First Deputy Speaker of Parliament Madalitso Kazombo first started feeling like he had fever and malaria. But later, the problem got worse and he was advised to take a Covid-19 test.
Not wanting to use his privilege and get the test at a private facility, he opted for Kamuzu Central Hospital (KCH) where hundreds of poor Malawians seeking the test are gathering every day.
In an interview, Kazombo says he wanted to experience what ordinary citizens are going through to access the Covid-19 test in public facilities across the country.
“I queued at KCH for an hour or so before I got tested. While on my way home to wait for the next day to get my results, I went to ABC Clinic for an X-ray to check how my internal organs are functioning.
“This is where they told me that my lungs were failing to function properly, a sign that I have Covid-19. So, I actually knew what to expect from my test at KCH,” he recalls.
The following day, the First Deputy Speaker went to KCH to collect his test result which indeed confirmed that he had Covid-19.
Luckily, he had already started treatment administered to him at ABC Clinic the previous day.
However, when Kazombo recovered, he decided to do something for his compatriots, especially for those suffering Malawians seeking medical attention from rural hospitals.
Using his experience at the testing centre and as a Covid-19 patient, the First Deputy Speaker is mobilising contributions towards stocking hospitals with Covid-19 treatment resources.
He says: “I identified several gaps such as few testing kits, few health personnel to conduct the tests, lack of essential drugs and equipment to treat Covid and unavailability of counselling services for those found positive.
“I feel issues of mental health should be integrated in the Covid-19 testing package. For me, I managed to get counselling, but how many people can afford that? Another thing which I felt should be available in public hospitals is the chest X-ray component which I got at ABC Clinic.”
As of Sunday, his initiative had raised almost K10 million. Part of this money has already been used to procure 10 oxygen cylinders for Kasungu District Hospital where he noted a dire need for resources which was forcing management to refer cases to KCH.
While he is happy that the initiative, mostly spearheaded via social media, is bearing fruits as the district hospital has been able to treat about three patients requiring oxygen support, Kazombo is worried that most Malawians are not following the Covid-19 preventive measures.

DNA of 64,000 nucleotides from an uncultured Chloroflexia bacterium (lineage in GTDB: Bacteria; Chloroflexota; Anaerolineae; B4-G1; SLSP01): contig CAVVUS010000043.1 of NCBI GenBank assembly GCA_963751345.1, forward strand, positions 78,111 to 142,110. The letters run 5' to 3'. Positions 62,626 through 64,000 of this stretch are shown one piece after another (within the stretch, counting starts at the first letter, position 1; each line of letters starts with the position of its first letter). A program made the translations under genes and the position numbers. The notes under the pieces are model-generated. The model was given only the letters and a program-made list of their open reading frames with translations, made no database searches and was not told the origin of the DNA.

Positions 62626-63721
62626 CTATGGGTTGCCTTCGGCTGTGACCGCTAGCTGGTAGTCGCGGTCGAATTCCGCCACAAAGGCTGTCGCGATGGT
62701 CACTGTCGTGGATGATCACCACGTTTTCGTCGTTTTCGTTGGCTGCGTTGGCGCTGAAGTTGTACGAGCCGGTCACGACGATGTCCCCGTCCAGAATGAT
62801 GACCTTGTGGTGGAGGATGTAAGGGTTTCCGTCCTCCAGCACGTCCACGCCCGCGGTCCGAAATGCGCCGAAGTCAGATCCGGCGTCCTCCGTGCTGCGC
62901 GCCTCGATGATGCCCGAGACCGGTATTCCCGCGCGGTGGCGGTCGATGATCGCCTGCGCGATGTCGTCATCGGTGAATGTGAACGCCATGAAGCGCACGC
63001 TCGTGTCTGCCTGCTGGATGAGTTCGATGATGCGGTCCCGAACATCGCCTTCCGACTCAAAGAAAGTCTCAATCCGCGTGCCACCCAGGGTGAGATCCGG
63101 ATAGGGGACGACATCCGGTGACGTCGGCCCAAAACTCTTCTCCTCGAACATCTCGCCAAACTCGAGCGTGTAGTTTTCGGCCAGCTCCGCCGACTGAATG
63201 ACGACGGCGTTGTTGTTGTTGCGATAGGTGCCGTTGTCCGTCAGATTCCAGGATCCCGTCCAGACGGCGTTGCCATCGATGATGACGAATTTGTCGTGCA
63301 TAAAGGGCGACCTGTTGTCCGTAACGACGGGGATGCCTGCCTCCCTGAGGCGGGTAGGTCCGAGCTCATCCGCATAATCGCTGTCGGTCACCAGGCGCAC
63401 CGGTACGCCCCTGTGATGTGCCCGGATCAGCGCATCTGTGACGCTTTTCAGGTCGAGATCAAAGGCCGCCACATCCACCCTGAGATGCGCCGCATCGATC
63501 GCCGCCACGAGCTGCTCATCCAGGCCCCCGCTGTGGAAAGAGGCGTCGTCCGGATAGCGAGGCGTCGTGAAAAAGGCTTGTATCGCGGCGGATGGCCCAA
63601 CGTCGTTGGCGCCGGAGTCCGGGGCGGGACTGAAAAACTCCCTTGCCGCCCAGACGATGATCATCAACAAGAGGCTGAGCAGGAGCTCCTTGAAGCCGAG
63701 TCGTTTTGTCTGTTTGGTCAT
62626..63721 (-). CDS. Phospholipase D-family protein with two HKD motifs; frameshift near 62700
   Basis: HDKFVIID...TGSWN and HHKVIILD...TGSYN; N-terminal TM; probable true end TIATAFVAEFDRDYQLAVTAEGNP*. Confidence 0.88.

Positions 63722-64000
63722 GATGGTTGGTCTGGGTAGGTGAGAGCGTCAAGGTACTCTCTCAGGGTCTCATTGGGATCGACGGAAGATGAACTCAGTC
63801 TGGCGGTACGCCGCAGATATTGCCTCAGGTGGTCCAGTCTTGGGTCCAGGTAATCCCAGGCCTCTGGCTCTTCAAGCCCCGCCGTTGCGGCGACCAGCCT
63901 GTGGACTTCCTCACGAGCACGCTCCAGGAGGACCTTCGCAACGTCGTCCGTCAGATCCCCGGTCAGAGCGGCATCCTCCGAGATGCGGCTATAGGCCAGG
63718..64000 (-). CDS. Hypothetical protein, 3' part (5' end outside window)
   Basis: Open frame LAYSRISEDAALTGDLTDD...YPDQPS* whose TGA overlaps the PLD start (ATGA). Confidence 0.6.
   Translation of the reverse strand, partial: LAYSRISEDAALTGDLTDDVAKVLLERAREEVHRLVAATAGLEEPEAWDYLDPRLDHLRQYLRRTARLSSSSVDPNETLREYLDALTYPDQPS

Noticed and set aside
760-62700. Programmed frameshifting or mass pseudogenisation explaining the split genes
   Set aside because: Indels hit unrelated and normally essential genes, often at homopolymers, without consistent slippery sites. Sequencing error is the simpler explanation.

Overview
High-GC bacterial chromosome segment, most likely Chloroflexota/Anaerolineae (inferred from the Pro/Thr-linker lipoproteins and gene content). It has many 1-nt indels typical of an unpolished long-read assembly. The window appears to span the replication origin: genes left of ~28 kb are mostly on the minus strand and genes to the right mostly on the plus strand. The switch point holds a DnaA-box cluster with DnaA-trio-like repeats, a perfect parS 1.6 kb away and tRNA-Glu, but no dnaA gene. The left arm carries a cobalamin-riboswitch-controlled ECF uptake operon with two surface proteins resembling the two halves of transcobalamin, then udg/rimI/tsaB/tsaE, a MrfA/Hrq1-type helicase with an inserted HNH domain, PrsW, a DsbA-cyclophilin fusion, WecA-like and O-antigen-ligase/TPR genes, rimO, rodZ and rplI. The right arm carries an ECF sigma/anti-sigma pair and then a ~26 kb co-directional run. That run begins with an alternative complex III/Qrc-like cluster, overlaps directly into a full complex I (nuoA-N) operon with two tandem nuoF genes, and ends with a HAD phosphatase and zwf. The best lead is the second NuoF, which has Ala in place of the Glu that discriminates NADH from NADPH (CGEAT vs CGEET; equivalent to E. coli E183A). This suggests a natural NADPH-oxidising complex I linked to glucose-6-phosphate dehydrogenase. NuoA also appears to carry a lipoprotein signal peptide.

He says: “It is unfortunate that people are not following the measures. People in rural communities should be seriously civic educated about the preventive measures that are in place. This should be coupled with positive messages that should give people hope that all is not lost.
“At this point, I also feel it would be better if all Malawians should reduce going out to public places. It is saddening to see how people are still overcrowding shops and supermarkets.
“But I guess this is because they do not have a choice. I think now is the best time for shops and supermarkets to diversify and consider e-commerce, online shopping and partnerships with courier companies.”
Kazombo also feels that it is high time the country’s public hospitals were readied for major diseases such as Covid-19 to avoid the situation where health facilities are overburdened.
“Imagine if a policy was made in the 1980s that any senior government official who falls sick should seek medical care in public hospitals and not go outside the country to India or South Africa? Our hospitals would have been up to standard.
“Personally, as Madalitso Kazombo a Malawian, I feel Covid-19 has been a wake-up call for government to start pumping more resources to the health sector. As this is being done, let us also consider district hospitals because that is where many poor people who cannot afford private health care are found,” he says.
Malawi Health Equity Network (Mhen) executive director George Jobe hopes Kazombo’s initiative will yield positive impact and responses.
However, he called on all public hospitals to be open and list all challenges they face and any resources they may need to fight the pandemic.
Says Jobe: “This is an initiative coming from somebody who is a Covid-19 survivor. His call will have an impact because he is an eye behind the walls.
“We can now see issues lacking in hospitals. So, our hospitals must be proactive and bring out challenges which are there…”
In his national address over a week ago, President Lazarus Chakwera commended efforts by citizens to support government in the fight against Covid-19, admitting that government cannot do it alone.
Days earlier, Chakwera declared the country a State of National Disaster and appealed for financial and material support in the fight against the deadly pandemic.
Other Malawians, such as renowned France-based writer Stanley Onjezani Kenani and Thandiwe Hara based in the United Kingdom, are also raising funds to support the Covid-19 response in the country.
The fundraising initiative, born over a week ago, has so far raised almost K100 million which is being used to buy supplies for Queen Elizabeth, Zomba, Kamuzu and Mzuzu central hospitals.